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The female stag beetle is more dangerous than the larger male

Posted in Insects, Nature, Wildlife on Friday, 28 February 2014

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This edited article about beetles first appeared in Look and Learn issue number 574 published on 13 January 1973.

Stag beetle,  picture, image, illustration

The female Stag Beetle by R B Davis

On a late summer evening in June when the sun is just about to set, a grotesque shape of an insect can be seen outlined against the red dusky sky, circling clumsily around an oak tree in the warm night air.

This is the male stag beetle with its formidable-looking horns that stick out from its head like a stag’s antlers.

As soon as the insect senses danger, it will stiffen and raise itself up in a threatening position, its antlers held out wide open ready to pounce on its attacker. But frightening though the stag beetle may look when it does this, it cannot really inflict much pain with its huge horns which are really overgrown jaws. Its enemy will only suffer a feeble nip from an attack by the male stag beetle, never a severe bite. In fact, sometimes two males may be found fighting each other but seldom seem to do each other any injury. The female of the species is far more deadly than the male. She has smaller jaws but these can cause quite serious wounds when she attacks an enemy. So the female stag beetle, though she is less lethal looking than the male, is a much more dangerous creature.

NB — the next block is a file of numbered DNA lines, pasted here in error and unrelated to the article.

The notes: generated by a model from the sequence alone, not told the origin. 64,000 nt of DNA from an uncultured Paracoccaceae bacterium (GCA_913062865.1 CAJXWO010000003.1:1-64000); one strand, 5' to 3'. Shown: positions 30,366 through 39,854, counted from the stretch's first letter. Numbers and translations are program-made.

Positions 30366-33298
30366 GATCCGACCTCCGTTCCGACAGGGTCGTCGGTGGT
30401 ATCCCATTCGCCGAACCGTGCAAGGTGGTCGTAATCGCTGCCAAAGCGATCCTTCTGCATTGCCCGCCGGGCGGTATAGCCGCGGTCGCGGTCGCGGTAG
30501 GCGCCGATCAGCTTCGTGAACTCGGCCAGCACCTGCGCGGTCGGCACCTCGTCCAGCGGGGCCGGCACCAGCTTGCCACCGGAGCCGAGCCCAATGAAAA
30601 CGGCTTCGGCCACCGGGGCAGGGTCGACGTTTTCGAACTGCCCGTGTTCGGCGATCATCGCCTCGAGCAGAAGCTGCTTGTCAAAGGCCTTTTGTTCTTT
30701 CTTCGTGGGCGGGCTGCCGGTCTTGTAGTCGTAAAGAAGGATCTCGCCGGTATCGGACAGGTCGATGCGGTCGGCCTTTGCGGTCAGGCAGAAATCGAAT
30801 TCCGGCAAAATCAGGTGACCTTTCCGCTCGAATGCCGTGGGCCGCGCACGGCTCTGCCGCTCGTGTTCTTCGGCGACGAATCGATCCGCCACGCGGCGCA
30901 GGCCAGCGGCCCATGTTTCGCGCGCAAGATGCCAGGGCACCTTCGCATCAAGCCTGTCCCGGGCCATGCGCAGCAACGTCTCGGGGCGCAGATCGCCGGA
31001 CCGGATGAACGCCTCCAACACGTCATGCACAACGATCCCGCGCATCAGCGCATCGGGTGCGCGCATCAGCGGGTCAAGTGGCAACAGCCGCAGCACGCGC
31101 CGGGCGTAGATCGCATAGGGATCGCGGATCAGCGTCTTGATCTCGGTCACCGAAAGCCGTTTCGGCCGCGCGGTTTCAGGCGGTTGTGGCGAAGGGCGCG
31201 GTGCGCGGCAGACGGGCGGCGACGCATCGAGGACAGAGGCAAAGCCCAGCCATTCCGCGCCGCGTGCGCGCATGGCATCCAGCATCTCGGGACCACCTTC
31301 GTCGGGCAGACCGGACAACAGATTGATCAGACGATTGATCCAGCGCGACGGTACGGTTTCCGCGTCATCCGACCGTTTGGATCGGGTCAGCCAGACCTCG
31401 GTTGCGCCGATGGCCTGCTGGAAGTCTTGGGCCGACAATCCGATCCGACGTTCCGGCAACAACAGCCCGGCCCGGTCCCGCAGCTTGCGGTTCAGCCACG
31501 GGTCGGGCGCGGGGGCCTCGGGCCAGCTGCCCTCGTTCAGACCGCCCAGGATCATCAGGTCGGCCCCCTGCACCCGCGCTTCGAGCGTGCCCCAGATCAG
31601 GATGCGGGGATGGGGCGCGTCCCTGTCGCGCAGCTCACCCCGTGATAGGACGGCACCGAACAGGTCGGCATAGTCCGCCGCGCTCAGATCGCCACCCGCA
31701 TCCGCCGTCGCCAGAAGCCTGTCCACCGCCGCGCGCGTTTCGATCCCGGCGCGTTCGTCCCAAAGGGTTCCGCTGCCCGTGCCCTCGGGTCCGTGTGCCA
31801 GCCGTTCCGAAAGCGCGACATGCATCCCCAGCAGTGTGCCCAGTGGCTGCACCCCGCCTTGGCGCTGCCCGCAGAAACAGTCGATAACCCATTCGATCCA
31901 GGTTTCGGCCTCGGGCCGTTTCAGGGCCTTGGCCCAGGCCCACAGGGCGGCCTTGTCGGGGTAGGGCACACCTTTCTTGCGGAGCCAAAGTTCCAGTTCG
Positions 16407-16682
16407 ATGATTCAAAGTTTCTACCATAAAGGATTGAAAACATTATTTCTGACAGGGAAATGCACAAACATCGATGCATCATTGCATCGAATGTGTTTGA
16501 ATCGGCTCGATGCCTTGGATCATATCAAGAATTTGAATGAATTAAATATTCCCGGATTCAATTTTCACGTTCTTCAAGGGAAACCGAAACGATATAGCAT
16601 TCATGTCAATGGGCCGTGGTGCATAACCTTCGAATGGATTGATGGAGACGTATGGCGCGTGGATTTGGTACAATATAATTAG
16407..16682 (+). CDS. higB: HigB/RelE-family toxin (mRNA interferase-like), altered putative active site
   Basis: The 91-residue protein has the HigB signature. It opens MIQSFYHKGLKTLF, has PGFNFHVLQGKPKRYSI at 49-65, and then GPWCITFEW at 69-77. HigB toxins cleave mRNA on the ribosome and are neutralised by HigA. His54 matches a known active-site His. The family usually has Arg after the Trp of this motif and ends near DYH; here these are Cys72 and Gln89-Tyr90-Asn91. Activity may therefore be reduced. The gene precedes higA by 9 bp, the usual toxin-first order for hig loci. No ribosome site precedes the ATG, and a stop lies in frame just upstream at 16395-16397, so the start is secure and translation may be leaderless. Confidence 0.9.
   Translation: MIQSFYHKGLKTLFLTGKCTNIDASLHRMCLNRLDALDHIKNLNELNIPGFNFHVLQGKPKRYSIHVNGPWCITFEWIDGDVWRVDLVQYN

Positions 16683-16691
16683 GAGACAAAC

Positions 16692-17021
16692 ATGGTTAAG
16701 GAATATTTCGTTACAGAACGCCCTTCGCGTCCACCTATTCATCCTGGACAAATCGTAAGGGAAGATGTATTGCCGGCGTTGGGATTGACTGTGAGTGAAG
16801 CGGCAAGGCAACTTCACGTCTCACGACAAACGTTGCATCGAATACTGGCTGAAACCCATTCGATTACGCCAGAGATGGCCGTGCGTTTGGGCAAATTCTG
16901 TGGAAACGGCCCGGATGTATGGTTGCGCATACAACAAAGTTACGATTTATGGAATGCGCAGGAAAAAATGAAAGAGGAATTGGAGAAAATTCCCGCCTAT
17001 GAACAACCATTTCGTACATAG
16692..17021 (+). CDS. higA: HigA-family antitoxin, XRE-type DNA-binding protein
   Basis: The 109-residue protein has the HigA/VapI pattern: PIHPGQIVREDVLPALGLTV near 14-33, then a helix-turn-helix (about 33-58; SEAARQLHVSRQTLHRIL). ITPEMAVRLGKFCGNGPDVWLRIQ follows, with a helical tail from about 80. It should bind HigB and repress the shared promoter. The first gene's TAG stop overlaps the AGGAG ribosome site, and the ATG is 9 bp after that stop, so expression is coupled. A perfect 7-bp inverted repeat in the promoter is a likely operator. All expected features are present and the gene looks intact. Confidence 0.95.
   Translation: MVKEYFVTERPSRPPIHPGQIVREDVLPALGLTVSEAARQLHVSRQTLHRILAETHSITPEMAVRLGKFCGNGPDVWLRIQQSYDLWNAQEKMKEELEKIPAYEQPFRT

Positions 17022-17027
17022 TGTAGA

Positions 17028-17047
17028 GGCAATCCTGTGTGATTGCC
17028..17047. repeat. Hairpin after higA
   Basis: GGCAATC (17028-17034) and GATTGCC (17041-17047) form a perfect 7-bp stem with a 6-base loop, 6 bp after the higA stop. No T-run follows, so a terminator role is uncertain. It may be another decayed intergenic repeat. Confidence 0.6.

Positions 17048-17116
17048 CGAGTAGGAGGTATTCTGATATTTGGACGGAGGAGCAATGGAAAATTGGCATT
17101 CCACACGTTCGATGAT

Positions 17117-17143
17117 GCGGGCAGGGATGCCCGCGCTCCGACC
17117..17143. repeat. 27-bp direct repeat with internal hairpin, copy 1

Stag beetles are found all over the world and are most common in tropical eastern countries.

They live mostly in thickly-wooded areas, especially where there are many oak trees. The grubs or larvae, which are white and fleshy, feed inside rotting tree trunks on decaying wood and usually take four years to grow into adult insects with tough, hard bodies. When at rest the large transparent wings are ingeniously folded and hidden under the stag beetle’s wing covers.

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